Saturday, November 20, 2021

Learn From Your Stream's Limitations

Even if you’ve never seen one of his movies, you’ve likely heard of Alfred Hitchcock. The legendary ‘master of suspense’ has not only created some of the greatest cinematic works of all time, but his constant pushing of the envelope has helped to move the entire movie industry forward. And with all his innovations in cinematography, conveyance of story, and subversive ideas, it’s likely that at least one of your favorite films can trace its influences directly back to his career. 

Hitchcock could only be so innovative because of the limitations surrounding him, however. Just like how light can’t exist without dark, true greatness can’t exist without limitations. Because it’s only by having boundaries that we’re eventually able to break free of them. Do you feel there’s something holding your streams back? It might be a lack of proper equipment, a feeling that your content doesn’t fit the mold, or insufficient video game skills.  Whatever the worry, what if those very same details were actually what your shows needed all along? In this entry, we’re going to learn from one of the greatest movie directors of all time how to use our limitations to create great things. 


Hitchcock worked within the medium of movies, but he was never content to simply accept the time-tested traditions of the silver screen. Every one of his films displayed an inquisitive, experimental mindset with the camera. His movies are most famous for putting viewers on the edge of their seats, and his use of agonizingly long moments like in Sabotage, or lightning-quick cuts to emphasize the unexpected like in Psycho, exemplify this brilliantly. 

God of War (2018) employed a 'one take'
camera effect, which owes a bit to Hitchcock.

One of his most interesting cinematic achievements was the film Rope, which takes place in ‘real time’ and progresses for its entire runtime while almost never cutting the camera. Modern films like Birdman and 1917 of course pull off this effect even more convincingly, but Rope’s technical hurdles were much more staggering. In 1948, there were no visual effects available to cover up flubs, composite shots together, and generally aid the illusion. There was also the fact that the camera and lights at the time were so massive that in order to move them throughout the room during the film, production assistants were required to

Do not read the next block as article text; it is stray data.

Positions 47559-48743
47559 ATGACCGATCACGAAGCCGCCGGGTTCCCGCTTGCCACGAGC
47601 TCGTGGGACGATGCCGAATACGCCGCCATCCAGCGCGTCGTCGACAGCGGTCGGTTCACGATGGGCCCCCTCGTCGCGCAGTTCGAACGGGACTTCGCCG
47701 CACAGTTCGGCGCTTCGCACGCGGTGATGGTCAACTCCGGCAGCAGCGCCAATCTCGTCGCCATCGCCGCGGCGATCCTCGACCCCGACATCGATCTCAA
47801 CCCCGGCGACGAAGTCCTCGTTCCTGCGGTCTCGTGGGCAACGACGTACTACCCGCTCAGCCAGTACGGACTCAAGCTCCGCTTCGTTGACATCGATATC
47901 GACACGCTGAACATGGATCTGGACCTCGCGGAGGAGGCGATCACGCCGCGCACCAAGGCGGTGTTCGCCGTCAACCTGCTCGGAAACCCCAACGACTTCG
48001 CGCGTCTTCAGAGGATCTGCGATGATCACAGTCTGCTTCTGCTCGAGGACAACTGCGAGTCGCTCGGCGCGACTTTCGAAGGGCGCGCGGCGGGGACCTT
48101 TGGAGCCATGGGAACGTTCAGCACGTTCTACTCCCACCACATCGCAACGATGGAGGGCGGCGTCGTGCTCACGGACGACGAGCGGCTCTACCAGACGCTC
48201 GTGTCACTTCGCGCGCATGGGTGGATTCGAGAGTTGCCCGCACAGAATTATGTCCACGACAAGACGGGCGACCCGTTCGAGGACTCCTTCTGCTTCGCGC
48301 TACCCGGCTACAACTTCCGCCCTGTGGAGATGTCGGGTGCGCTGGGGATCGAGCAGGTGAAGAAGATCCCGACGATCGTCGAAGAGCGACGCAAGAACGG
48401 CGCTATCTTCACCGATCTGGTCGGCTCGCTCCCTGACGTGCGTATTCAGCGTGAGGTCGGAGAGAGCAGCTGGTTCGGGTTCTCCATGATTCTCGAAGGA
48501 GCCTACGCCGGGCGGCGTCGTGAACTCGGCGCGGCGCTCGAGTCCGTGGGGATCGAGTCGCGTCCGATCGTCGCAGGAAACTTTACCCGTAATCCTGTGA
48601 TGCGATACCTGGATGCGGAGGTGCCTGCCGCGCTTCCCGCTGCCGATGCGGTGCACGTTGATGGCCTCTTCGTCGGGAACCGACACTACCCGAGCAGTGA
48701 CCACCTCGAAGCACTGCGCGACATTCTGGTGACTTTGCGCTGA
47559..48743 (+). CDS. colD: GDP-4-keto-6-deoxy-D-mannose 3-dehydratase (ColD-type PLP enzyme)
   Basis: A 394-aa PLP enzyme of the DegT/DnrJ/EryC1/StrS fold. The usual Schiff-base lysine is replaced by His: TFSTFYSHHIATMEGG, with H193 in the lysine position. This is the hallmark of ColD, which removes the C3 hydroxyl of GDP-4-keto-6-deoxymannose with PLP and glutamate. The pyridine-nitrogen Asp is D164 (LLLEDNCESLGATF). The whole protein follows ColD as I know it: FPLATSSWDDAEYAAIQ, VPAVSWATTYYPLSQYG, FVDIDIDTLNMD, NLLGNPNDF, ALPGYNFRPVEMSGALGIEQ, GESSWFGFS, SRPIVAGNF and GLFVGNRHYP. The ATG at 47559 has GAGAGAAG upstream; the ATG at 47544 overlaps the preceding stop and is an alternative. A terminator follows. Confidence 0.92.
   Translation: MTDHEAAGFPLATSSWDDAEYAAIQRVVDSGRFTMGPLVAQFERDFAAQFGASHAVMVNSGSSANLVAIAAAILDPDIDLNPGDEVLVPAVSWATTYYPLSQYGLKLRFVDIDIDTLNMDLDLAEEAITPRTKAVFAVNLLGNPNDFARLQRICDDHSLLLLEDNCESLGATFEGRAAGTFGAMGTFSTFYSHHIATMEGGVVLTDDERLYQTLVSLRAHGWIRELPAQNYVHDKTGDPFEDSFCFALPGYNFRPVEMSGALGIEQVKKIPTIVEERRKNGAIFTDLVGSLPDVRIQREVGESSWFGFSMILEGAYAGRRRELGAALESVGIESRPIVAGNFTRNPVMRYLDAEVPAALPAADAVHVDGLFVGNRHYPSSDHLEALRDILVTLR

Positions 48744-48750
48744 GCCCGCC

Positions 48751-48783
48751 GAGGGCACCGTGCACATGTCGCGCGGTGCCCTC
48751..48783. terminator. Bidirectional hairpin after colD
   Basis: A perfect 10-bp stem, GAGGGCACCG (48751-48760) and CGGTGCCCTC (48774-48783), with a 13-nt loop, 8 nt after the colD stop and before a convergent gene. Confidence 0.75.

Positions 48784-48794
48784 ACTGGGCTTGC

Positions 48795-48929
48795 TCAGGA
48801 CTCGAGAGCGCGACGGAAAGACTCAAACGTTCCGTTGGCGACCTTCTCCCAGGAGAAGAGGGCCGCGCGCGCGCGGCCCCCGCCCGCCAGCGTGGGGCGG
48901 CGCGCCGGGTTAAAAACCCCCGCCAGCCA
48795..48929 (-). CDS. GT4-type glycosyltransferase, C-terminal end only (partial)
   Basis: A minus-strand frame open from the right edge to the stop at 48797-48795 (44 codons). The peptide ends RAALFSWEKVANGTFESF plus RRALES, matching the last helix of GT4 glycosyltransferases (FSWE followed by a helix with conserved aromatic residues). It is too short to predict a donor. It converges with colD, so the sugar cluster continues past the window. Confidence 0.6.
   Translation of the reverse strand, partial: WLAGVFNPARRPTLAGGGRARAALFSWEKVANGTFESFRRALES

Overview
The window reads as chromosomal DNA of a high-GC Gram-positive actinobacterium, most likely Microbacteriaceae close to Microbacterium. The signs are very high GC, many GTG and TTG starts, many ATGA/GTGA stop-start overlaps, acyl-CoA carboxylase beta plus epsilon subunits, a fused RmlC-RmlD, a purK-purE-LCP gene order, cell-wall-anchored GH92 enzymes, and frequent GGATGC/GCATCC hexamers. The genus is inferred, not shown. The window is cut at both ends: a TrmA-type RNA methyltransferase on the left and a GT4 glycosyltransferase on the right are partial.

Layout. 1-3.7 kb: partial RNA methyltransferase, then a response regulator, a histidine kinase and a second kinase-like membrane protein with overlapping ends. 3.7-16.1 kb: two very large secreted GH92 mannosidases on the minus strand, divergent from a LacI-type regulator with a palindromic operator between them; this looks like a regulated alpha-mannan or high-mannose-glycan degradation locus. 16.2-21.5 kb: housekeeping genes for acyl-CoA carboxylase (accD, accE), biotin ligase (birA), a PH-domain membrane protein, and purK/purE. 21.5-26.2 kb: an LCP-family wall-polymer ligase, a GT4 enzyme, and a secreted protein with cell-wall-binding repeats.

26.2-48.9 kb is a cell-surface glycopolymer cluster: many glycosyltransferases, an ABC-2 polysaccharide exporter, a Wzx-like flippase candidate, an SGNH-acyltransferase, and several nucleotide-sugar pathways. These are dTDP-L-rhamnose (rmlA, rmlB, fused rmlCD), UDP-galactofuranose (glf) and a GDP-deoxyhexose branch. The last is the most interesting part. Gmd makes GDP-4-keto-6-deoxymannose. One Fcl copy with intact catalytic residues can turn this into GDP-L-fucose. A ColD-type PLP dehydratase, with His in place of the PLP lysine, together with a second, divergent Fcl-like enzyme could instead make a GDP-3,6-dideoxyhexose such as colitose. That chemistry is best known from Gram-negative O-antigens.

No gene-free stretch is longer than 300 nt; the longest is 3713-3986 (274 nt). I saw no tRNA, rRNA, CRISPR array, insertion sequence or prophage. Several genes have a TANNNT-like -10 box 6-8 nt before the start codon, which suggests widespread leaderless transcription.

move all the furniture and employ breakaway walls behind the scenes to let the camera pass, and then be prepared everything back exactly how it was whenever the camera moved back to the same room. 

It’s safe to say that Alfred Hitchcock was significantly ahead of his time, always opting to push the envelope and never settling for second-best. So let's consider how that applies to us. When working on a stream, it’s often easy to aim low. Whether we want to be accepted by viewers, a stream team, or just the larger Twitch community, many streamers opt not to rock the boat creatively, staying within the established paradigms. But Hitchcock should prove that, if you care enough about quality, it’s possible to not only change the very foundations of how your content looks and feels, but also be heavily praised for your efforts. 


Hitchcock had a very unique perspective on storytelling as well. Despite the story generally being considered the most important aspect of movies by viewers, he took less interest in actual plotlines than he did in the look and feel of his films. He regularly used the ‘MacGuffin’ plot device, a concept as old as storytelling itself in which the events are focused on an object, which all the characters are trying to either acquire or protect. Examples include the One Ring, The Ark of the Covenant, and The Maltese Falcon. And while Hitchcock often used this in his work, he didn’t think much of it. He said, “The main thing I’ve learned over the years is that the MacGuffin is nothing. I’m convinced of this, but I find it very difficult to prove it to others.” He went on to describe the one he used in North By Northwest (again, a movie of essentially universal acclaim) as “my best MacGuffin, and by that I mean the emptiest, the most nonexistent, and the most absurd.”